China could electrify global rechargeable car market
Electric cars have their highest-profile prophet in US-based entrepreneur Elon Musk and their widest adoption in Norway, but China’s vast auto market will decide their worldwide future, experts say.
Top global brands will be fighting it out to electrify buyers at China’s premier car show opening Monday in Beijing.
The country is already the world’s largest auto market and took the number one spot for electric models last year, with some 247,000 “zero emission” cars sold — quadruple the number in 2014 — according to the China Association of Automobile Manufacturers.
So far only around one percent of cars owned in China are electric, but authorities are pushing them as a potential solution to the country’s crippling air pollution health crisis.
The central government gives buyers subsidies of up to 55,000 yuan ($8,500) for each car and electric vehicles are exempt from traffic restrictions in China’s congested major cities.
While electric cars are becoming more popular worldwide, particularly high-end brands like Tesla, their hefty price tags and restricted driving range mean they are still only a niche market.
Their evolution has been mainly state-subsidised, as in Norway, which has the world’s highest penetration at 17 percent of new sales in 2015.
But experts say winning even a small chunk of Chinese sales — which totalled 24.6 million last year — could be a game-changer for electric cars.
“Given the size of the market, it would be a powerful driver” at a global level, Flavien Neuvy, auto expert at Observatoire Cetelem, told AFP.
Jean-Francois Belorgey, an expert with consultancy EY, predicted that by 2020, up to 750,000 electric cars will be sold in China every year.
“China is perhaps the one place in the world where the automobile industry can achieve the economy of scale needed to bring down costs,” he said.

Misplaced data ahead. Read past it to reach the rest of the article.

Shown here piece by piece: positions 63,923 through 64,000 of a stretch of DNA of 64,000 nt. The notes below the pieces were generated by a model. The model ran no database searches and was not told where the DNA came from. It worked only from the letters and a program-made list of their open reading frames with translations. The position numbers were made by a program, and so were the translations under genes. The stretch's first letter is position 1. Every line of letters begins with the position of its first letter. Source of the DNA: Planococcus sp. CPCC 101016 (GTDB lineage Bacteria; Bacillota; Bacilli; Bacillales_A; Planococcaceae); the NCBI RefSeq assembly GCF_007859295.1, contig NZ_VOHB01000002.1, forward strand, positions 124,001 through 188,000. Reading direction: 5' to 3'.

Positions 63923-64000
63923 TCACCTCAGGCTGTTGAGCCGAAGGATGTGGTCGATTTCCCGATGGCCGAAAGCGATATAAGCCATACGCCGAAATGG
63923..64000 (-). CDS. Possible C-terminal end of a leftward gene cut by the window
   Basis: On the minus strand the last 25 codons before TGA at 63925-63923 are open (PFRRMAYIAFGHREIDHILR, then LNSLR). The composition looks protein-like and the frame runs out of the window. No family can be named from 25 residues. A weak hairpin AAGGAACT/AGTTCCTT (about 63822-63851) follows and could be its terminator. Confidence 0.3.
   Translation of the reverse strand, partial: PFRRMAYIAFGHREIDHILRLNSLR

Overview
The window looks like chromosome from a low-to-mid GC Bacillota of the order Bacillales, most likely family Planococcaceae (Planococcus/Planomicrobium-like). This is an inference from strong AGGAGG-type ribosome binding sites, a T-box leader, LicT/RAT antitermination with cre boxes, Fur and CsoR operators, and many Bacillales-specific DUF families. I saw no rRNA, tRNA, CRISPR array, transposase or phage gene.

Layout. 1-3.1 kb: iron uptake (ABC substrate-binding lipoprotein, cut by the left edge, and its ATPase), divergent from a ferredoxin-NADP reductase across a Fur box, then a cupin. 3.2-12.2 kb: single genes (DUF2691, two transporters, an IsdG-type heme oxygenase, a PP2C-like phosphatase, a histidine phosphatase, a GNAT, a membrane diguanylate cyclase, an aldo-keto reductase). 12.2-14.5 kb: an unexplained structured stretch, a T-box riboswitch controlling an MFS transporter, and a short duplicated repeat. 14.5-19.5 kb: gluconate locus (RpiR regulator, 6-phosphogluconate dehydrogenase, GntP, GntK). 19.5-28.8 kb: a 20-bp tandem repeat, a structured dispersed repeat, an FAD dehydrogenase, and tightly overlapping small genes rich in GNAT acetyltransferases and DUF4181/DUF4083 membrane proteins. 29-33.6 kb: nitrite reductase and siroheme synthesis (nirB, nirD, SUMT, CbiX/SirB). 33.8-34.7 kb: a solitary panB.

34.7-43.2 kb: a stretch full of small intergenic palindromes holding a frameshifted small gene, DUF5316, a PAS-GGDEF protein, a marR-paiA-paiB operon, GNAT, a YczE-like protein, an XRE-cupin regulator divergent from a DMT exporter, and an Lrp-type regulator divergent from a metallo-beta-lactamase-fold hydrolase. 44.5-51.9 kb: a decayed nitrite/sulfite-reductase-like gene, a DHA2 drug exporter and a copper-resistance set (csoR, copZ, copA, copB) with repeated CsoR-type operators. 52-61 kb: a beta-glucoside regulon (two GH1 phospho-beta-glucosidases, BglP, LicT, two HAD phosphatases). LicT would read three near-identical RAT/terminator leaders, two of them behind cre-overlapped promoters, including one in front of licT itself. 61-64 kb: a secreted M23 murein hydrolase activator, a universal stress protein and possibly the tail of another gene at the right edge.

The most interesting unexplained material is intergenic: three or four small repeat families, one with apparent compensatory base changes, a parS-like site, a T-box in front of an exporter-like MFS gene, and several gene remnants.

– ‘Chicken and egg’ –
Laurent Petizon, a specialist on the auto market with AlixPartners, added: “If there is a market where electric (cars) can hit enough of a critical mass that batteries will start to be reasonable in terms of price, it’s China.”
China’s government aims to have at least five million rechargeable cars on the roads by 2020.
But Ben Scott, an expert in electric cars with IHS, said that target looked “quite optimistic”.
“The incentives and subsidies that are being offered to consumers right now will be eventually phased out and will stop by the year 2020,” he said.
“We’re still in the very early days of the electric car market in China,” he added, explaining that recharging infrastructure remained in its infancy, in a “classic chicken and egg problem”.
Several Chinese manufacturers already produce electric vehicles, including the domestic market leader BYD, which also makes the Denza brand in a joint venture with Daimler.
France’s Renault plans to release its Fluence ZE in China in 2017, and PSA group will be showing a unique C-Elysee electric sedan at the Beijing show that is also due to be released next year.
Chinese companies have also provided funding for Western firms’ development projects, including Britain’s Aston Martin and the US’s Faraday Future, which sees itself as a possible competitor to Tesla.
But despite the progress, critics say China’s electric cars will never be truly green if they are powered by electricity that is generated in carbon-intensive ways.
“It could be argued that you’re just moving the CO2 from the exhaust pipe to a power plant somewhere,” said Scott.
Belorgey adding that cutting the carbon footprint of China’s electricity “will take some time”.
“This does not solve the problem of the greenhouse effect, but it addresses the issue of the concentration of particles,” he said.
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